The latest from James Cameron took around 15 years in the making from script to finish and the film is probably opening a new chapter in filmmaking with its ability to blend live-action and computer-generated objects.

Set in Pandora where humans actively mine the highly prized unobtanium, a diplomatic effort is initially worked on to peacefully relocate the indigenous Na’vi who live around the unobtanium deposit. Genetically engineered Na’vi bodies able to be remotely controlled by humans are used to blend with the indigenous in order to gain the trust of the Na’vis so that the people will be willingly relocate to avoid more hostile efforts. One of the operators of these avatars (the genetically engineered Na’vis) is Jake Sully who takes over the job from his dead brother. Another is Dr. Grace Augustine, the head of the Avatar Program, a scientist who has been studying both Pandora and its people for some time.

Contrary to the initial expectations, Jake managed to adapt to the lifestyle of the Na’vis and gains the trust from them, while his relationship with Neytiri, the daughter of the Na’vi chieftain Eytucan, grows deeper. It is when the administrator of the miners, Parker Selfridge decided that the time for the diplomatic approach has ran out that Jake must choose whether to side with the miners or with the Na’vis.

This movie has its strength in the visuals rather than the plot or the acting. As previously noted, a new chapter of filmmaking has opened with Avatar, something that is likely to be utilized by other filmmakers. The remarkable blending between virtual and live objects in the film actually made everything seems to be so alive. In addition, the design of Pandora itself is amazing, from the plants to the wildlife, to the landscapes, including the floating mountains. The war machines wachines however, are limited to several ships and a mini-mech model like from Matrix.

Acting is not the main point of the movie, but it’s pretty good nonetheless, although most of the facial expressions are captured with cameras designed specifically by Cameron for this movie. Sam Worthington may not be a famous actor before Avatar, but I’m sure he is now. With the success of Avatar, it is likely that Cameron will follow it up with two sequels as he had told the press before.

The theme itself is a criticism on real-world situations where the strong used to prevail over the weak with the help of technology. From the ancient history of United States when the indians were driven out up to the modern imperialism where oil resources are being fought over. One line from the movie was evidently a total joke when the leader of the mercenaries Col. Miles Quaritch said that ‘terror must be fought with terror’.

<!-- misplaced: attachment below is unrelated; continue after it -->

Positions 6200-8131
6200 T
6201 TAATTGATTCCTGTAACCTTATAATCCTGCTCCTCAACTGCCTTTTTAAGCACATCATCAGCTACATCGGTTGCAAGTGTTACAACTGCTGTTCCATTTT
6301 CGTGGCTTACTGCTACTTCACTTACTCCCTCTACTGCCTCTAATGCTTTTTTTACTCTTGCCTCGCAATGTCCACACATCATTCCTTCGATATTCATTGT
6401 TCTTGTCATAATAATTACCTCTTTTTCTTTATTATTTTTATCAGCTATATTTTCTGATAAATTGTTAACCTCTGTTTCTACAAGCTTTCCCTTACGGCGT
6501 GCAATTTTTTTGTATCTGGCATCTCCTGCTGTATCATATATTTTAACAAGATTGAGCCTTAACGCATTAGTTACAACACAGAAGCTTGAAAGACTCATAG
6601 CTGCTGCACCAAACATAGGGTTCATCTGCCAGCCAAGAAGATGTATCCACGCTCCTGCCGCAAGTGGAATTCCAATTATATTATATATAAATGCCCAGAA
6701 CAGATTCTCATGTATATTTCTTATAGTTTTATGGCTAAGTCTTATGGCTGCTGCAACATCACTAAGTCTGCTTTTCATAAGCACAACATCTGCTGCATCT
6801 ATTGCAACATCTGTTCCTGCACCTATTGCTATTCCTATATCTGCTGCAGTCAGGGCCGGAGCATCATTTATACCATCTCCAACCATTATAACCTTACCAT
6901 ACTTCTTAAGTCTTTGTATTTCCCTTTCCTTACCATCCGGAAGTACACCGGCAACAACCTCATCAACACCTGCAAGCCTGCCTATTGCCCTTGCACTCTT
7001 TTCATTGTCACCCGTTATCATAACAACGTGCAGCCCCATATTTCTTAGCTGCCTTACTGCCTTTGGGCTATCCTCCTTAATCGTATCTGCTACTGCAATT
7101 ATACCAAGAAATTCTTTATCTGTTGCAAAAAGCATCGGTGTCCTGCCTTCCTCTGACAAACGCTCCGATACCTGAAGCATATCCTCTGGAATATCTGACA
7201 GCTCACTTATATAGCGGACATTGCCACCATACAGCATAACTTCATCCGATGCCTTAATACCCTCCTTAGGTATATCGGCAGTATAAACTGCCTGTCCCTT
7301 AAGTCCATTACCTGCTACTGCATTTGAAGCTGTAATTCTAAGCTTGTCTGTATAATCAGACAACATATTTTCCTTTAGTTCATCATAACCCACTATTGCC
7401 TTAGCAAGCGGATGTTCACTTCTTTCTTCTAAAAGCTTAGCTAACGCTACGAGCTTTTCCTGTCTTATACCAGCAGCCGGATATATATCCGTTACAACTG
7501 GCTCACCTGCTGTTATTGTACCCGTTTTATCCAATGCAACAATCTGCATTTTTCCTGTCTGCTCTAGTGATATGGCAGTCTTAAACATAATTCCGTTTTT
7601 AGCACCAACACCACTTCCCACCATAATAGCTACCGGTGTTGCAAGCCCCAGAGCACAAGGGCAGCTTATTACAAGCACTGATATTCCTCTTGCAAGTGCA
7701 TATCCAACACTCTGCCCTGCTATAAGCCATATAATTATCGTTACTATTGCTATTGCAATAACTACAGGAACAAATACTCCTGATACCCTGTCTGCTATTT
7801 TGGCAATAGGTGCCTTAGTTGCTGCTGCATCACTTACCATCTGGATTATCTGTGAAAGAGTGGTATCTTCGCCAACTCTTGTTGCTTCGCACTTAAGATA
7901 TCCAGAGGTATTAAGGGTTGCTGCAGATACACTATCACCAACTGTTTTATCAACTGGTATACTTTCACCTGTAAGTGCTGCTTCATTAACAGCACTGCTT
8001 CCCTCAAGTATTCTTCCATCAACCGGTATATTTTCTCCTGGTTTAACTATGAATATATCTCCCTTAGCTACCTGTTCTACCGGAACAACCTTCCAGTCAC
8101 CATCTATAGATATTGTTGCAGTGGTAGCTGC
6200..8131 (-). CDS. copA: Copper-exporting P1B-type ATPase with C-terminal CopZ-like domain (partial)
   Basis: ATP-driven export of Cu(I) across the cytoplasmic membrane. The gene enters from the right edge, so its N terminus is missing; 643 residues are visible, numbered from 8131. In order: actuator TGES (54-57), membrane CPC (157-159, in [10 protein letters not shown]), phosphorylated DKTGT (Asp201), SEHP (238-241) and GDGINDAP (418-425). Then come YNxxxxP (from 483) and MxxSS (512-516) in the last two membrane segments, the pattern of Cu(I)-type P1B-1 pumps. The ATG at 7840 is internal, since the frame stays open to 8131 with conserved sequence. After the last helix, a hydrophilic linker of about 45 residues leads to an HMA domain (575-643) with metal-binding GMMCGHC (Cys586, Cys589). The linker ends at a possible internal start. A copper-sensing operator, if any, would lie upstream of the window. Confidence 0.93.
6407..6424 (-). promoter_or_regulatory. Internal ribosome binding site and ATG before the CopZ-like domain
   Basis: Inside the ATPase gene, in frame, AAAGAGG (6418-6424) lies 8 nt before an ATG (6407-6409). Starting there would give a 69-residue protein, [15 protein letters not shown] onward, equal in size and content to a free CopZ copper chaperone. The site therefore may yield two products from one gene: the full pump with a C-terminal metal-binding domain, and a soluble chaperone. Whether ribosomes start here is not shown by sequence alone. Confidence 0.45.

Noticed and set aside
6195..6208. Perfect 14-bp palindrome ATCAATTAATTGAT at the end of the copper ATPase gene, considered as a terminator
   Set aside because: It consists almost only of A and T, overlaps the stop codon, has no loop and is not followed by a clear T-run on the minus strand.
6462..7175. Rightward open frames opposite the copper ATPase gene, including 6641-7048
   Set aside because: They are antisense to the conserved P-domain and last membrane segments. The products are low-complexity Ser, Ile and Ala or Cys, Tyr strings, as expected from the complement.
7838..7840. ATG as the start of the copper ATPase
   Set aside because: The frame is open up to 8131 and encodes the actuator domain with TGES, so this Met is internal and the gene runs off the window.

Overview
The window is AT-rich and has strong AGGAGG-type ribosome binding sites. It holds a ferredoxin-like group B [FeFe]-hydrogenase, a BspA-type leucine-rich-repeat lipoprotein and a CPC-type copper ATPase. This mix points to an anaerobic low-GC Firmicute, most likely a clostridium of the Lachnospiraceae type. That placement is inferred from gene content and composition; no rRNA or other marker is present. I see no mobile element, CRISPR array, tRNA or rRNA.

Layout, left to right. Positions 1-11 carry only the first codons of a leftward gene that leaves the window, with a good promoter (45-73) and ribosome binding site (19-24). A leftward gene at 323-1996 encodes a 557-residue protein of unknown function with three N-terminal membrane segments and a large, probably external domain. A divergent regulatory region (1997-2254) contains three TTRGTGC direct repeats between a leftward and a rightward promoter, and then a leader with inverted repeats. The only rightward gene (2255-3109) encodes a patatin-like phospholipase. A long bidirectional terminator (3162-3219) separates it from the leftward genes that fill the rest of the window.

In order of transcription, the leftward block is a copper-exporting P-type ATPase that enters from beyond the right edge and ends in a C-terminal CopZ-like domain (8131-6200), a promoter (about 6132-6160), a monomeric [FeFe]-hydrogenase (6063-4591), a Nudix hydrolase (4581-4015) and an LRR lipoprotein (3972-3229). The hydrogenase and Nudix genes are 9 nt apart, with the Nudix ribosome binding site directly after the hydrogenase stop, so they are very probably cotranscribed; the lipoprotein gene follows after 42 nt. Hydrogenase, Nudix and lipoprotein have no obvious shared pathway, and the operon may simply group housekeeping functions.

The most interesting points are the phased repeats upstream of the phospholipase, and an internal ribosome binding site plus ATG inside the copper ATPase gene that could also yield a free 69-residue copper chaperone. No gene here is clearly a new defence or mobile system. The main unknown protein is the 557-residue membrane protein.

We may be awed by the beauty of the nature in Pandora, but let’s not forget that we also have such beautiful landscape and wildlife here in the real world, gradually deteriorating due to human’s exploitation of natural resources. If we want to have such Pandoran beauty, we probably ought to scale back on our own exploitation of our beloved planet.

Overall, Avatar is a wholly remarkable movie in terms of its visuals. Cameron’s success in designing Pandora and visualizing it on screen (including designing its language) is what make this movie worth watching (in 3D if available). It seems that Avatar is already a candidate for the best movie in the next Academy Awards, which I believe highly probably. Along with it, Cameron probably grab the best director award as well.

Final rating: 9.0

Directed by James Cameron
Written by James Cameron
Starring: Sam Worthington, Sigourney Weaver, Zoë Saldaña, C.C.H. Pounder, Michelle Rodriguez, Giovanni Ribisi, Joel David Moore, Stephen Lang, Wes Studi, Laz Alonso.
Release year: 2009
IMDB Rating: 8.8



Welcome to the post-apocalyptic America where zombies roam the streets, searching for fresh meat. Well, actually there were just a few zombies spotted on the streets. To survive in Zombieland, several rules ought to be followed such as rule #1: Cardio. Fat people are easy targets in Zombieland because the zombies always outrun them. Another rule is rule #2: Double Tap. Always hit them zombies twice in head, just to make sure.

The movie follows the journey of a college student of which name remains unknown even after the film ends, but assigned as “Columbus”, based on his hometown. He met a man whose name also remains unknown, but designated as “Tallahassee” because he’s from Tallahassee. Later, two sisters Wichita and Little Rock conned them and took their car and guns, although later all four travelled together towards California to visit Pacific Playland. En route, they met Bill Murray who apparently managed to survive by disguising himself as a zombie.

Categorized as a horror-comedy film, I feel that we can drop the horror stuff, because it’s not a scary movie. Not unless you are afraid of zombie makeups. The story itself is never scary, but instead, it is fun. Columbus is a hero but with lack of hero mentality, while Tallahassee is more like of Yosemite Sam without a moustache just as stated by Columbus himself. As for the sisters Wichita and Little Rock, well they lack the specific characterizations. Overall, it’s a very entertaining film, despite its simple story. It reminds me of Simon Pegg’s Shaun of the Dead which I believe was also a very entertaining movie.